Create singleton using GCD's dispatch_once in Objective C

8 Solutions Collect From Internet About “Create singleton using GCD's dispatch_once in Objective C”

This is a perfectly acceptable and thread-safe way to create an instance of your class. It may not technically be a “singleton” (in that there can only ever be 1 of these objects), but as long as you only use the [Foo sharedFoo] method to access the object, this is good enough.

instancetype

instancetype is just one of the many language extensions to Objective-C, with more being added with each new release.

Know it, love it.

And take it as an example of how paying attention to the low-level details can give you insights into powerful new ways to transform Objective-C.

Refer here: instancetype


+ (instancetype)sharedInstance
{
    static dispatch_once_t once;
    static id sharedInstance;

    dispatch_once(&once, ^
    {
        sharedInstance = [self new];
    });    
    return sharedInstance;
}

+ (Class*)sharedInstance
{
    static dispatch_once_t once;
    static Class *sharedInstance;

    dispatch_once(&once, ^
    {
        sharedInstance = [self new];
    });    
    return sharedInstance;
}

MySingleton.h

@interface MySingleton : NSObject

+(instancetype) sharedInstance;

+(instancetype) alloc __attribute__((unavailable("alloc not available, call sharedInstance instead")));
-(instancetype) init __attribute__((unavailable("init not available, call sharedInstance instead")));
+(instancetype) new __attribute__((unavailable("new not available, call sharedInstance instead")));
-(instancetype) copy __attribute__((unavailable("copy not available, call sharedInstance instead")));

@end

MySingleton.m

@implementation MySingleton

+(instancetype) sharedInstance {
    static dispatch_once_t pred;
    static id shared = nil;
    dispatch_once(&pred, ^{
        shared = [[super alloc] initUniqueInstance];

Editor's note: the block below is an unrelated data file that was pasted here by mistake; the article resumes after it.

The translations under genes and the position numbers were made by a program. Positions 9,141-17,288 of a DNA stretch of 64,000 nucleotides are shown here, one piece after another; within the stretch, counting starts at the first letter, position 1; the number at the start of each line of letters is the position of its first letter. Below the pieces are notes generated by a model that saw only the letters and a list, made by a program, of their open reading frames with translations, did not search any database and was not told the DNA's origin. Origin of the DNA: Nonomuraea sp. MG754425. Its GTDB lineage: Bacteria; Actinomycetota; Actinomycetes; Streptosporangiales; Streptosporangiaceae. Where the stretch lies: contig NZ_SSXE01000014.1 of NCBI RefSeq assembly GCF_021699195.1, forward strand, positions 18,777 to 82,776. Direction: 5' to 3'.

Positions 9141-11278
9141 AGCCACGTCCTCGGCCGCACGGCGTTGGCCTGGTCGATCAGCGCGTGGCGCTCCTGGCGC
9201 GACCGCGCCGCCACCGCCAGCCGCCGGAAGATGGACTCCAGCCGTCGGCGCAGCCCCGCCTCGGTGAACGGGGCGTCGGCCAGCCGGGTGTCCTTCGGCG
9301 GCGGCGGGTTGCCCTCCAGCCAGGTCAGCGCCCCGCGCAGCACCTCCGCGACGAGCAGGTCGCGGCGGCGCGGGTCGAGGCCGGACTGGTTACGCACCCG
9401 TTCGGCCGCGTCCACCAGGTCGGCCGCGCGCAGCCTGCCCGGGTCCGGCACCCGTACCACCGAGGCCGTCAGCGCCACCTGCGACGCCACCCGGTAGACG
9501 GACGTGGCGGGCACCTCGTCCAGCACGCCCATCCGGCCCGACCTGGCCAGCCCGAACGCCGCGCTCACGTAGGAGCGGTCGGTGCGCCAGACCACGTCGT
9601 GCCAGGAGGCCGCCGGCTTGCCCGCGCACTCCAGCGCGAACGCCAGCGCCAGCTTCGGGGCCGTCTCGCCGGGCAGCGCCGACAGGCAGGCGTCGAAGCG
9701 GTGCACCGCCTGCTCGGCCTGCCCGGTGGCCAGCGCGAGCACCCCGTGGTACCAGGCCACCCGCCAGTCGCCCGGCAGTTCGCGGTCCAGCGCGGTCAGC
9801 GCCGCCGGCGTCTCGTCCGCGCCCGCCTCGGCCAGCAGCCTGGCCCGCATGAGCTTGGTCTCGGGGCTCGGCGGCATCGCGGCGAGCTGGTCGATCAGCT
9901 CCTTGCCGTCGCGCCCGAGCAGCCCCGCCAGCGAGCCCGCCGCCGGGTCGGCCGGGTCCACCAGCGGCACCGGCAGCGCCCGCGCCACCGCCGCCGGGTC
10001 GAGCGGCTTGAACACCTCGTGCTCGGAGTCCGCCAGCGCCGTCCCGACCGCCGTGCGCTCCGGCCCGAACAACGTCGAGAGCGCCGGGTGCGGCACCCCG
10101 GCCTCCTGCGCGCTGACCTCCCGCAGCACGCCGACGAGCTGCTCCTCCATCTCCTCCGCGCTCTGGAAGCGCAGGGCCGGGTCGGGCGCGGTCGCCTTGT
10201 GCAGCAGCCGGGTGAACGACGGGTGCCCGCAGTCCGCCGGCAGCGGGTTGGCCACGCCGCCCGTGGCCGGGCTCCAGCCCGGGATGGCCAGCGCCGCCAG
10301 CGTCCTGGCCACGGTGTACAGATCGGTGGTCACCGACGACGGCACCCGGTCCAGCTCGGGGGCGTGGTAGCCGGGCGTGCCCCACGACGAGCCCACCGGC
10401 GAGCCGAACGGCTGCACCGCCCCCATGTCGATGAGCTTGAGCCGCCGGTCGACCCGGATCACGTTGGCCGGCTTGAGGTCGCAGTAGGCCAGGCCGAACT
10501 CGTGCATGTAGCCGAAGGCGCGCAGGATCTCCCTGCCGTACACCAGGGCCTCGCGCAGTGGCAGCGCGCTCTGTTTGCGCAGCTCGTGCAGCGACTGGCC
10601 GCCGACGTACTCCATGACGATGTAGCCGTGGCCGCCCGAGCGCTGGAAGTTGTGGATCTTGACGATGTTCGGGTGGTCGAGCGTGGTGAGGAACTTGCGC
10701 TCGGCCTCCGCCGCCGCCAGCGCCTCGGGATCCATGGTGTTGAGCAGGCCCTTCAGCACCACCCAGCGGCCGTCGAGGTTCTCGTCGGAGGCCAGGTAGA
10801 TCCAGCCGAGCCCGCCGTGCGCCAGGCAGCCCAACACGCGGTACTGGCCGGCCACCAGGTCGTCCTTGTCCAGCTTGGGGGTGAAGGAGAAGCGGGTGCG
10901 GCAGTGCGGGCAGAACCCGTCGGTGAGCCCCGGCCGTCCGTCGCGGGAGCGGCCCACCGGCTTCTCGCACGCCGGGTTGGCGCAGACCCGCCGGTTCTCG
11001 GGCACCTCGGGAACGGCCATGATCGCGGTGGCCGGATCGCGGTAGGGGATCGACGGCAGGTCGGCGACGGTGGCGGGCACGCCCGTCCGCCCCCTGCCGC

});
    return shared;
}

-(instancetype) initUniqueInstance {
    return [super init];
}

@end

Dave is correct, that is perfectly fine. You may want to check out Apple’s docs on creating a singleton for tips on implementing some of the other methods to ensure that only one can ever be created if classes choose NOT to use the sharedFoo method.

You can avoid that the class be allocated with overwriting the alloc method.

@implementation MyClass

static BOOL useinside = NO;
static id _sharedObject = nil;


+(id) alloc {
    if (!useinside) {
        @throw [NSException exceptionWithName:@"Singleton Vialotaion" reason:@"You are violating the singleton class usage. Please call +sharedInstance method" userInfo:nil];
    }
    else {
        return [super alloc];
    }
}

+(id)sharedInstance
{
    static dispatch_once_t p = 0;
    dispatch_once(&p, ^{
        useinside = YES;
        _sharedObject = [[MyClass alloc] init];
        useinside = NO;
    });   
    // returns the same object each time
    return _sharedObject;
}

If you want to make sure that [[MyClass alloc] init] returns the same object as sharedInstance (not necessary in my opinion, but some folks want it), that can be done very easily and safely using a second dispatch_once:

- (instancetype)init
{
    static dispatch_once_t once;
    static Class *sharedInstance;

    dispatch_once(&once, ^
    {
        // Your normal init code goes here. 
        sharedInstance = self;
    });

    return sharedInstance;
}

This allows any combination of [[MyClass alloc] init] and [MyClass sharedInstance] to return the same object; [MyClass sharedInstance] would just be a bit more efficient. How it works: [MyClass sharedInstance] will call [[MyClass alloc] init] once. Other code could call it as well, any number of times. The first caller to init will do the “normal” initialisation and store the singleton object away in the init method. Any later calls to init will completely ignore what alloc returned and return the same sharedInstance; the result of alloc will be deallocated.

The +sharedInstance method will work as it always did. If it isn’t the first caller to call [[MyClass alloc] init], then the result of init is not the result of the alloc call, but that is OK.

To create thread safe singleton you can do like this:

@interface SomeManager : NSObject
+ (id)sharedManager;
@end

/* thread safe */
@implementation SomeManager

static id sharedManager = nil;

+ (void)initialize {
    if (self == [SomeManager class]) {
        sharedManager = [[self alloc] init];
    }
}

+ (id)sharedManager {
    return sharedManager;
}
@end

and this blog explain singleton very well singletons in objc/cocoa

//Create Singleton  
  +( instancetype )defaultDBManager
    {

        static dispatch_once_t onceToken = 0;
        __strong static id _sharedObject = nil;

        dispatch_once(&onceToken, ^{
            _sharedObject = [[self alloc] init];
        });

        return _sharedObject;
    }


//In it method
-(instancetype)init
{
    self = [super init];
  if(self)
     {
   //Do your custom initialization
     }
     return self;
}